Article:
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Thread: Linux

  1. #1
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    Linux

    I have two questions about Redhat Linux 7.1:

    1. What would you suggest for the levels of install? i.e., what would be a good minimum install, medium install, newbie install, etc. (feel free to make up any type you wish, I'm interested in all)

    2. What would be the system requirements for the install?

    Thanks for all.
    Preliminary operational tests were inconclusive (the dang thing blew up)

    \"Ask not what the kernel can do for you, ask what you can do for the kernel!\"
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  2. #2
    Just a Virtualized Geek MrLinus's Avatar
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    Talking

    Ive installed RH 7.1 on a Pentium 100 with 64MB and used about 675MB of space. I've had students install 7.0 on a 486 with 8MB of RAM and I think a 500MB HD.

    As for what you install, that depends on what you want to do with it. What do you want to do with the box?

    Hope this helps.
    Goodbye, Mittens (1992-2008). My pillow will be cold without your purring beside my head
    Extra! Extra! Get your FREE copy of Insight Newsletter||MsMittens' HomePage
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  3. #3
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    hmm,

    If you are new to linux, and just want to explore. With as many options as possible. I would do a custom install, and select the INSTALL EVERYTHING box when it asks you about packages. This will take up (accross all partitions, and I am guessing from my memory of the times I did it) a bit less than 3 gigs. most of this in your /usr directory, so make sure that that partition is pretty big.

    Having said that, I am about at the point of wiping my machine, performing a bare bones install, with X and a browser, the kernel and regular development tools. Once I have that system up, I will install the latest versions from the web of only the packages that I need/want as I go.

    Not sure if this is a good idea or not, but... I think I am going to do it, as I have no idea what half of the apps on my machine are, and certainly never use them.

    Good luck, and have fun.

    Some good resources are at..

    www.linuxnewbie.org

    Also check out MsMittens Tut in the Tutorial forum on installing linux.

    IchNiSan
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  4. #4
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    Use

    As in the main, I'm interested in about any use you can come up with, but mostly, since this will be the first time I've used Linux, a newbie install, and an install for an advanced user for when I become capable at it.
    Preliminary operational tests were inconclusive (the dang thing blew up)

    \"Ask not what the kernel can do for you, ask what you can do for the kernel!\"
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  5. #5
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    One way to go about it (certainly not the best or only way) is to pick one of the default spiffy installs like workstation or something. This will get you just about all the stuff you need to do whatever you do in windows. One of the things about Linux apps is that in many cases there are like 12 or more things that do the same thing ( and all 12 may come with your Distro) this is where some real experimentation comes into play.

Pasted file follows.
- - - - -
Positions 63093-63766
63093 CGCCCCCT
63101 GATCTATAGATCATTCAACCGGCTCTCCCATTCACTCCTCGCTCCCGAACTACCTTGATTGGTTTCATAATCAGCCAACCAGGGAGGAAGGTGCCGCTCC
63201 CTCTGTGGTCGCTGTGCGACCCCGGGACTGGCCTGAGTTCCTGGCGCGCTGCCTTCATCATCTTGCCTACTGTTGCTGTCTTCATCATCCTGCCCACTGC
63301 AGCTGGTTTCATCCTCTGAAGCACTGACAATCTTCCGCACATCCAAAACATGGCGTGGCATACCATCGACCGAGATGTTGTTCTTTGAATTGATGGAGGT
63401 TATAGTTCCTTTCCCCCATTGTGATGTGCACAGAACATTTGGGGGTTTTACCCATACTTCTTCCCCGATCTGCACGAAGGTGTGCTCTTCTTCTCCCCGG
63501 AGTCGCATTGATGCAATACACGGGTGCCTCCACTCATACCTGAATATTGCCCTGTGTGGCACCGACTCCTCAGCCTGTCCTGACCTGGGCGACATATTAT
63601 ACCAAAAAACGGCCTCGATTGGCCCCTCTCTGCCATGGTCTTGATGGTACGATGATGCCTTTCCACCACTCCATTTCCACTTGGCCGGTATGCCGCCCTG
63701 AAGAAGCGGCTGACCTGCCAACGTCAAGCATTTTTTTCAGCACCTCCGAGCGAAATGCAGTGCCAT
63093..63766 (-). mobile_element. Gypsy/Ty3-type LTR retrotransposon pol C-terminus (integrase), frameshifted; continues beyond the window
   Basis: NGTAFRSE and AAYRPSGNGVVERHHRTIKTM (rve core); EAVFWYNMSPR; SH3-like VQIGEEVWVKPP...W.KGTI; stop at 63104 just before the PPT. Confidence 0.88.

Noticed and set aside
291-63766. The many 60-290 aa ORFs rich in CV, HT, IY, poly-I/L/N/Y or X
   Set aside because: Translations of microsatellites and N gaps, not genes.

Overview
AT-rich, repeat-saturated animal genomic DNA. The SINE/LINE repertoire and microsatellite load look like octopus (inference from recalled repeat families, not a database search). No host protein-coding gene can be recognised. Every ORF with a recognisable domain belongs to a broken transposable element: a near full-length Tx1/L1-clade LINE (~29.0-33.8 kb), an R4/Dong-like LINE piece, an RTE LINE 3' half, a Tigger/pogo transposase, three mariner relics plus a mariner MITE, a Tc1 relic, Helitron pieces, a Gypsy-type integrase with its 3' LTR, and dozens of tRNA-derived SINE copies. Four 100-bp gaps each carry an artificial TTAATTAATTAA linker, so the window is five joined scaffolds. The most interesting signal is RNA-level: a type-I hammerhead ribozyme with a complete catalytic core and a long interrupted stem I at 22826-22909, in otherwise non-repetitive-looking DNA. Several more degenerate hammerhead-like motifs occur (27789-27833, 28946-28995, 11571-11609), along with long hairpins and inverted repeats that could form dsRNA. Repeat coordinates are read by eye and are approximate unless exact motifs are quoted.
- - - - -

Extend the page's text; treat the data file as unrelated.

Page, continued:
I think after using Linux for about a year you will be able to chuck an install disk into your drive and know exactly what you want/need and what you don't. This is such a personal choice, so have fun and read the docs on your apps so you understand *what* they can do.

    example: vi or Emacs? this qustion is like Pepsi or Coke in the *nix world and you won't really know until you learn how to use both.

    have fun, need any help just ask

    P.S. I am a vi man myself
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  6. #6
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    Addition:

    Additional question:

    what are the different GUIs (mainly the one(s) that come with redhat, but others also) and Good points/Bad points of each?
    Preliminary operational tests were inconclusive (the dang thing blew up)

    \"Ask not what the kernel can do for you, ask what you can do for the kernel!\"
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  7. #7
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    The big 3 are KDE, GNOME, and FVWM.

    KDE and GNOME seems to be the ones that most people really like. It may even be a good idea to install both and try them out. The reasons people like each one are usually pretty specific so it would not be fair for me to comment on strengths and weaknesses of each.

    FVWM is not generaly one that many people like.
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  8. #8

    Post LINUX OS

    I have had two ver. of suse running on redhat at the same time

    My maths teacher helped, along also a Cambridge Maths teacher.
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  9. #9
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    I have had two ver. of suse running on redhat at the same time
    When you say "running on red hat" - what exactly do you mean?

    The big 3 are KDE, GNOME, and FVWM.
    I was under the impression that gnome wasn't really a window manager, moreover a framework that holds everything together, and you use different windowmanagers, like sawmill, enlightenment, icewm on top of gnome (or on top of the kde base for that matter) - is this not the case?
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  10. #10
    Fastest Thing Alive s0nIc's Avatar
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    K-D-E! K-D-E!!! K-D-E!!!


    use KDE!!!

    hahaha
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